Therfield Heath (not Royston Heath as I’d once thought it was called) is an SSSI of 170 hectares (420 acres) of chalk heathland to the West of Royston. The chalk was formed in the Cretaceous period (65 – 95 million years ago) and uplifted during the Alpine Orogeny then subsequently eroded by melt water from ice sheets from the Anglian ice age. The highest point of the Heath is Therfield Hill which reaches 168 m, the highest point for nearly 20km in every direction.
During World War II, the Heath was used as a prisoner of war camp. Originally the camp held 300 Italian prisoners later replaced by many more German POWs. Prisoners were put to work on the farms and – more pertenant to we cyclists – road building and maintenance. If only someone would do some road maintainance now !
One such road gains nearly 100m of elevation up the edge of the Heath to the village of Therfield itself. Rod, in his benelonence, started this ride from the Heath Cafe and took us straight up this hill – the first of five categorised climbs on the route according to Garmin.
At this point, we should welcome back to the UK the Professor, Simon, fresh home from his two month cycle free sabbatical in Costa Rica and Guatamala. The road condition here might seem similar to Guatamala but the fresh NE breeze and the toughest route we’ve done for a while came as a shock to the system. One person for whom the conditions shouldn’t have been a surprise was Victor, but he still bravely (or stupidly) turned out in shorts again ! Hope you’ve both recovered from tired legs and frozen kneecaps respectively.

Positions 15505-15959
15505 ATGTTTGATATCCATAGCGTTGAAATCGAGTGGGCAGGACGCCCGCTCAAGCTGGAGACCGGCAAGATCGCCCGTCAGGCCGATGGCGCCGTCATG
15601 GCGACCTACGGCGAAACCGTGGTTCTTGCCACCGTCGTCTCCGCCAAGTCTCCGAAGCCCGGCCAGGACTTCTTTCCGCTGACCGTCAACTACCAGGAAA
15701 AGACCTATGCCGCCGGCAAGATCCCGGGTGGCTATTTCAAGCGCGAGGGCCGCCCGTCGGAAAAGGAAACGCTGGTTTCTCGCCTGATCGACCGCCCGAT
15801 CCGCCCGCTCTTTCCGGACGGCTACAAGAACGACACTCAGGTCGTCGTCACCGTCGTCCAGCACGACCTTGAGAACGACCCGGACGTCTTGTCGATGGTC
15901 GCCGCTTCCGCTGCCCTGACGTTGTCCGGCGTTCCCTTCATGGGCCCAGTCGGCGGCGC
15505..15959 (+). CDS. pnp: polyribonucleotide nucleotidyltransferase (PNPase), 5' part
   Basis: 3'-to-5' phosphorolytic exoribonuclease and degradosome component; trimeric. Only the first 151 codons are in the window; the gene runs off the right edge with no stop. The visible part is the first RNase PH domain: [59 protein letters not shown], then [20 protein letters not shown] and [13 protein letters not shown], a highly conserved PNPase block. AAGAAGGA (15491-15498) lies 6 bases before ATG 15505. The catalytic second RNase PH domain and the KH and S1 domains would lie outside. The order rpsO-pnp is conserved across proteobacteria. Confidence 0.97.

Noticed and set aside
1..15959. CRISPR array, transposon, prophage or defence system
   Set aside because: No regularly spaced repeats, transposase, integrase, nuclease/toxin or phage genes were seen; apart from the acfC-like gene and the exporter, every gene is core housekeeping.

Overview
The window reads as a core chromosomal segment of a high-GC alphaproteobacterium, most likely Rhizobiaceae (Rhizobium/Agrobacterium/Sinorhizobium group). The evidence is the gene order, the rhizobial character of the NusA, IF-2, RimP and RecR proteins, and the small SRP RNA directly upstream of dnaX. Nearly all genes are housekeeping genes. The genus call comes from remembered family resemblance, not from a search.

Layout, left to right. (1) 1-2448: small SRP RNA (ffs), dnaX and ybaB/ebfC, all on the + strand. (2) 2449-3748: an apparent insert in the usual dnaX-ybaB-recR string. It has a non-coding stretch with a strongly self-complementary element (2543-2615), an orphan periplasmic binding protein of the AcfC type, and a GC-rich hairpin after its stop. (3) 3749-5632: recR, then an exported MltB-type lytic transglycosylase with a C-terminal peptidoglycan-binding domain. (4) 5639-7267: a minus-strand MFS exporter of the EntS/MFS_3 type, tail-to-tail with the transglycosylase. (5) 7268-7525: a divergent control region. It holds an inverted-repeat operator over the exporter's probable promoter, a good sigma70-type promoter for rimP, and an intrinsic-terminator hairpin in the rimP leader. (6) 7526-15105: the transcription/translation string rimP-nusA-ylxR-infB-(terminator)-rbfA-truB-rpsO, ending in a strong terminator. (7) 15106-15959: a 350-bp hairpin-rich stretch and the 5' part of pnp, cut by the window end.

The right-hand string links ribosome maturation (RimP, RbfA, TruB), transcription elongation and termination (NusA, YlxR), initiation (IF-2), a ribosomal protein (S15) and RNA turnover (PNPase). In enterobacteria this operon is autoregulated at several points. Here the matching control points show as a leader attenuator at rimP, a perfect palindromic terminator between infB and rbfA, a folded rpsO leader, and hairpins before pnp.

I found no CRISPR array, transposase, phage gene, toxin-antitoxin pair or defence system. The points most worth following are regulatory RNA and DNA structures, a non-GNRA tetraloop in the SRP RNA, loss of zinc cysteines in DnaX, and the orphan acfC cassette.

Half way into the ride, Poppys Barn tea room was busy on arrival. Luckily Rod had had the foresight to reserve a table in advance so it was warming coffees all round before setting off on the still hilly return leg. On the way back we stopped briefly at THE windmill at Great Chishill – the windmill from which the club derives its name (One of 7 surviving open trestle mills, built in 1819). A short series of ups and downs led back to Royston, then through the town and back to the Heath Cafe. The excellent pre-ordered lunches arrived in short order and were enjoyed by all on parade along with some much needed restorative beers. Many thanks to the organiser, Rod.
Finally, for the record (manual pedal power acknowledged first on this occasion, due to the hilly effort involved): Andrew, Roger, Victor, Simon, Brian, Jeremy, Graham, Alan, eGeoff, eRod and (collected en route from Barkway) eMaurice.
2 replies on “Life is Full of Ups and Downs”
Fitness on holiday is problematical
Especially with two months on sabbatical
I was warned Rod’s love of hills is fanatical
My expletives were hushed but ungrammatical
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Great blog Graham!